Purging American heroes
With that kumbaya moment at the Capitol in South Carolina, when the Battle Flag of the Confederacy was lowered forever, a purgation of the detestable relics of evil that permeate American public life began.
City leaders in Memphis plan to dig up the body of Confederate Gen. Nathan Bedford Forrest, buried in a city park that once bore his name. A statue of the great cavalryman will be removed.
Panicky Democrats are terminating their Jefferson-Jackson Day dinners, as both presidents were slaveholders.
Other slaveholders include Presidents George Washington, James Madison, who authored the Constitution that equated slaves with 3⁄5ths of a person, James Monroe, of Monroe Doctrine fame, John Tyler, who annexed Texas, and James K. Polk, who tore off half of Mexico.
Jefferson, Jackson and Madison are also the names of state capitals, and Washington is the capital of the United States. Is it not time to change the names of these cities to honor more women and minorities who better reflect our glorious new diversity?
Washington, Jefferson and Jackson are on the $1, $2 and $20 bills. Ought they not all be replaced?
But it is Statuary Hall in the U.S. Capitol, where each state is represented by statues of two of its greatest, that really requires a moral cleansing.
Mississippi is represented by Jefferson Davis and Georgia by Alexander Stephens, the president and vice president of the Confederacy; South Carolina by John C. Calhoun, who called slavery a “positive good,” and Confederate Gen. Wade Hampton.
Kentucky is represented by slave owner Henry Clay; Florida by Confederate Gen. Edmund Kirby Smith; North Carolina by Confederate colonel and Civil War governor Zebulon Vance; Texas by Stephen Austin and Sam Houston who seceded from Mexico to create a slave republic that joined the United States as a slave state in 1845.
Utah is represented by Brigham Young, founder of a Mormon faith that declared black people unfit to belong; Virginia by Robert E. Lee and Washington. California is represented by Fr. Junipero Serra, who established the missions that converted pagan Indians to Christianity.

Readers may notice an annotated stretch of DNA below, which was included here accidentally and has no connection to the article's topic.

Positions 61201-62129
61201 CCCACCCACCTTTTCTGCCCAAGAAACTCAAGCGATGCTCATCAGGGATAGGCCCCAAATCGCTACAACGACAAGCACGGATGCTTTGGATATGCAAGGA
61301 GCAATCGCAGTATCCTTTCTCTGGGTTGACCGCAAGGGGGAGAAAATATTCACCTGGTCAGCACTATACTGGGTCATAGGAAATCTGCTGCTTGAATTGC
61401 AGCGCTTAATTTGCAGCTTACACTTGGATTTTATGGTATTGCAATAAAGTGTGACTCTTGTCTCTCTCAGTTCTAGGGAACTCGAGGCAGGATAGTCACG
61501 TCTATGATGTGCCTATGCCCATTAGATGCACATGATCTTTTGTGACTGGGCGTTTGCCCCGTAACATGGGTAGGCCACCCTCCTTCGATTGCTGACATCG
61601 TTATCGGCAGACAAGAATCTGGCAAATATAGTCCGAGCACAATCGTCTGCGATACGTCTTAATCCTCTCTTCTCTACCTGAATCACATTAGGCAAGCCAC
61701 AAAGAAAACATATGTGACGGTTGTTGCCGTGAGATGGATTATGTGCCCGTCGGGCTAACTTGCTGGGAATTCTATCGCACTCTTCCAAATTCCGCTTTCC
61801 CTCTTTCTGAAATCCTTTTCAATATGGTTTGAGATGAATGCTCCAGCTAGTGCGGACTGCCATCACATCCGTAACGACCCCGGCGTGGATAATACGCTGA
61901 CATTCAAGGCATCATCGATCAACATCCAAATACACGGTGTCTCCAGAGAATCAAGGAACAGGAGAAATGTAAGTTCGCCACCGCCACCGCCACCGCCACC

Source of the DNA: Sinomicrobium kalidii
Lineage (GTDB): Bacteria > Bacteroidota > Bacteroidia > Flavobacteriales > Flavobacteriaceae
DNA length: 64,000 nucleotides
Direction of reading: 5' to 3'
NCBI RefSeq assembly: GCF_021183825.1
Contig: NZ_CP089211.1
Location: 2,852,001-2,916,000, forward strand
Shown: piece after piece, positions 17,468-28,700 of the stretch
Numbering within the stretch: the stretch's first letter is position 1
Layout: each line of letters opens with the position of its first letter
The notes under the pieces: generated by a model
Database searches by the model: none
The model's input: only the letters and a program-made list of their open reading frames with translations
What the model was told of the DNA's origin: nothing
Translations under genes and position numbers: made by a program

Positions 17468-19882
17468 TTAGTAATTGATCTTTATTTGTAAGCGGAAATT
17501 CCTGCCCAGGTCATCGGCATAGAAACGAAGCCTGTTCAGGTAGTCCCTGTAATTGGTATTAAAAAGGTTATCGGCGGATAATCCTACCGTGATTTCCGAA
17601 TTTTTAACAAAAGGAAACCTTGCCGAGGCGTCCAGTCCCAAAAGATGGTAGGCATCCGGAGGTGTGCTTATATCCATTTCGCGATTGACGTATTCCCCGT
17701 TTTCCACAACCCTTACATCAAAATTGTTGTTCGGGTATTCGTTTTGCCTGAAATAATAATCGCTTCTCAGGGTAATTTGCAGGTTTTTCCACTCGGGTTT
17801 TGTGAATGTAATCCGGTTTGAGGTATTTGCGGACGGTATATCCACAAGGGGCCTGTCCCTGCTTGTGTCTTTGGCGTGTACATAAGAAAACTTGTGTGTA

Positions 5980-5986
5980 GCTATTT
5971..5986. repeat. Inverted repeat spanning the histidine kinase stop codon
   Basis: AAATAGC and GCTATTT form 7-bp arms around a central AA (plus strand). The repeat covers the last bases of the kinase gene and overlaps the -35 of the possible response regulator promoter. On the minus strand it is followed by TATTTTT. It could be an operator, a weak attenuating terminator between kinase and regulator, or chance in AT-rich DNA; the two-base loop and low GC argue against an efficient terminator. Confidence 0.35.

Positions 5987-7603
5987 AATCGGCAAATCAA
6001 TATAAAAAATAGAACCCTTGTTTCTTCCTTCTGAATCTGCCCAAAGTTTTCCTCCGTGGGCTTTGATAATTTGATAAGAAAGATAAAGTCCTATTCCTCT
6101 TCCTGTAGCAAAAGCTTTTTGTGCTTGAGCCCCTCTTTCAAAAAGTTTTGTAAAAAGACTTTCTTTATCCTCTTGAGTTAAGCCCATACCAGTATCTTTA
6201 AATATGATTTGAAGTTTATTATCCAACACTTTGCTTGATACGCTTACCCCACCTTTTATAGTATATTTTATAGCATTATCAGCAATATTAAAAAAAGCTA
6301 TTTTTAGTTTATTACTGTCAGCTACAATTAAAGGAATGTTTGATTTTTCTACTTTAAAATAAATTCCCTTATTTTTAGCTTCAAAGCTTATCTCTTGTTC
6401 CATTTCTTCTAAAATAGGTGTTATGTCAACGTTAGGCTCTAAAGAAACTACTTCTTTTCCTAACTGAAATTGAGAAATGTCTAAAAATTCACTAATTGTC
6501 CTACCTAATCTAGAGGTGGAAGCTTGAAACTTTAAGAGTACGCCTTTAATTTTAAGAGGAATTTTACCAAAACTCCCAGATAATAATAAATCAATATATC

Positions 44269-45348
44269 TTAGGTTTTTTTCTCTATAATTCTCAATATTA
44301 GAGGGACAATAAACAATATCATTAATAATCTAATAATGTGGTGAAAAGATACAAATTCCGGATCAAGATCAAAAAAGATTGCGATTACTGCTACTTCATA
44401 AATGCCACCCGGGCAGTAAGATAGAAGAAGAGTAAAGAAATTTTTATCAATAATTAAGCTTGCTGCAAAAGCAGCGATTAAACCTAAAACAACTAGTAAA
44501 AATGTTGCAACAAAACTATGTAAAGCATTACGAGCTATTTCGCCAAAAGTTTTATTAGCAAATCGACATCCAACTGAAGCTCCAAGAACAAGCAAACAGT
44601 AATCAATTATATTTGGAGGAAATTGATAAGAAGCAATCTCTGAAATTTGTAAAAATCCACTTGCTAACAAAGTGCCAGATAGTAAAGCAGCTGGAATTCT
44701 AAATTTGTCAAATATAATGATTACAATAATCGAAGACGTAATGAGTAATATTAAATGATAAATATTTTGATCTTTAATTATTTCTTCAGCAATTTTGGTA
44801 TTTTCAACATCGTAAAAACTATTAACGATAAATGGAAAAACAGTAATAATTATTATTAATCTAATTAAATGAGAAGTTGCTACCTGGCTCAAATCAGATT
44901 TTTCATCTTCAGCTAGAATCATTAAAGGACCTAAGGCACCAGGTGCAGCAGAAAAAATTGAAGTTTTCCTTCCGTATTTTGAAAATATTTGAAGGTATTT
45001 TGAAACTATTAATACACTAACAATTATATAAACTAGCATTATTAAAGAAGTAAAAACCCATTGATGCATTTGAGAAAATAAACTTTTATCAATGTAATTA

Among the men revered by generations, five categories seem destined for execration: explorers like Columbus who conquered the indigenous peoples; slave owners from 1619 to 1865; statesmen and military leaders of the Confederacy; all involved in the dispossession of Native Americans; and lastly, segregationists. There is a move afoot to take the name of Sen. Richard Russell of Georgia, an opponent of civil rights laws, off the Senate Office Building to which it has been affixed for 40 years.
What did those named above have in common? All were white males. All achieved greatly. Acting on a belief in their racial, religious and cultural superiority, they created the greatest nation on Earth. And those tearing down the battle flags and dumping over monuments and statues and sandblasting names off buildings, what have they accomplished?
They inherited the America these men built, but are ashamed at how it was built. And now they watch paralyzed as the peoples of the Third World, whom their grandfathers ruled, come to dispossess them of the patrimony for which they feel so guilty.
The new barbarians will make short work of them.
Pat Buchanan is the author of “The Greatest Comeback: How Richard Nixon Rose From Defeat to Create the New Majority.”